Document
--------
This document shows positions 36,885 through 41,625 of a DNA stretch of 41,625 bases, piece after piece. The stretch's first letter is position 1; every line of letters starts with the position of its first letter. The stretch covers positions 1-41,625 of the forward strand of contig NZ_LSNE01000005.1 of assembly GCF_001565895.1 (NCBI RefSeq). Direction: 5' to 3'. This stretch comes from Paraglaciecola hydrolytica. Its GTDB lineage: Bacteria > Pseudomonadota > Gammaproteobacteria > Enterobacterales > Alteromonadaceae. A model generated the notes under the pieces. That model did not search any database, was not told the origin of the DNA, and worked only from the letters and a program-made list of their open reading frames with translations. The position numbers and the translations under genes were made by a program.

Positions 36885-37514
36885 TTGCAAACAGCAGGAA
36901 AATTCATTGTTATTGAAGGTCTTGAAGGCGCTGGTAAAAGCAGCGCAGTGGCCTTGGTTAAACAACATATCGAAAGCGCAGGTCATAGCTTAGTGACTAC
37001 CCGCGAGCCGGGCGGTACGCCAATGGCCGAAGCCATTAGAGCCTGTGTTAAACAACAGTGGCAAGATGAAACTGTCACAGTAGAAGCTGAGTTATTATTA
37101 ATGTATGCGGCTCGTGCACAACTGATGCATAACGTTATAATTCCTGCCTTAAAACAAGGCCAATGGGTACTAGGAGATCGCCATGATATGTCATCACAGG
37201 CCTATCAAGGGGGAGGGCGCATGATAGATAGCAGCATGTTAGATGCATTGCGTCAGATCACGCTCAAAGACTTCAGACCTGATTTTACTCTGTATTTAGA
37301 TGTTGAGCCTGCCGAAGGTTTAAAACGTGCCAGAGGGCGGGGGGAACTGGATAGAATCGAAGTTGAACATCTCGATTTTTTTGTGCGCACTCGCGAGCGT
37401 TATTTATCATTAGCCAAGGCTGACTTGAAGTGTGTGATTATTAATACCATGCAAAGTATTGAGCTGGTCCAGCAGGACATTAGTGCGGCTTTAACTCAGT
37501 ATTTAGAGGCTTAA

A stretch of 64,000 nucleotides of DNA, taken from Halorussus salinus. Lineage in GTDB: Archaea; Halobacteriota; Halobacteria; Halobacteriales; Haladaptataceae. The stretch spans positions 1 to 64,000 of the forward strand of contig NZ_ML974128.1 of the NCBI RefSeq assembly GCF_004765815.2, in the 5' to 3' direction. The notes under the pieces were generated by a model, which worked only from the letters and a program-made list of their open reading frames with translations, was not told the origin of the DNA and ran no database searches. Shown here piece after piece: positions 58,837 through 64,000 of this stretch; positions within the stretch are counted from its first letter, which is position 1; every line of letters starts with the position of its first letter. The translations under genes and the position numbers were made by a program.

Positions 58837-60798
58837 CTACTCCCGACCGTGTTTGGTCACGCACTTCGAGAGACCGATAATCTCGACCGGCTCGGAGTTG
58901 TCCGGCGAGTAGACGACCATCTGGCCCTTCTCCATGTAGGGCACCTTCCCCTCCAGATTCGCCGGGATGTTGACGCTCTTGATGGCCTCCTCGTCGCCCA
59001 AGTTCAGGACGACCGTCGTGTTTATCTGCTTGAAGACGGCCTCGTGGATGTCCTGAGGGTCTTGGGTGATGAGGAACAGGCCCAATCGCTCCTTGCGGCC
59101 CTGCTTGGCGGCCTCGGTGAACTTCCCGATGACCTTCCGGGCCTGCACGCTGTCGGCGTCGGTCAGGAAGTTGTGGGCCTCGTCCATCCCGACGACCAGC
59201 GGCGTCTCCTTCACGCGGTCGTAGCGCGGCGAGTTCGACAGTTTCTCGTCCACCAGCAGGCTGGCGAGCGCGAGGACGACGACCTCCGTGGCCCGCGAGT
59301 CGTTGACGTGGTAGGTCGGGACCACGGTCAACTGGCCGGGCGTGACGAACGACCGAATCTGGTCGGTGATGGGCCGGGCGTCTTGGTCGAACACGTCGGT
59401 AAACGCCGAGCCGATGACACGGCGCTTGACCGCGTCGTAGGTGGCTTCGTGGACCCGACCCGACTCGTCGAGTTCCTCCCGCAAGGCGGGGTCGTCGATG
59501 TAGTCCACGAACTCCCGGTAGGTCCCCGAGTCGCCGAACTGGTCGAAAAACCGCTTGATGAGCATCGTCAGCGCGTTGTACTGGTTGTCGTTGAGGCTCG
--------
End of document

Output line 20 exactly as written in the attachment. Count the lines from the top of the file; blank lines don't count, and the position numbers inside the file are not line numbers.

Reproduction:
59501 TAGTCCACGAACTCCCGGTAGGTCCCCGAGTCGCCGAACTGGTCGAAAAACCGCTTGATGAGCATCGTCAGCGCGTTGTACTGGTTGTCGTTGAGGCTCG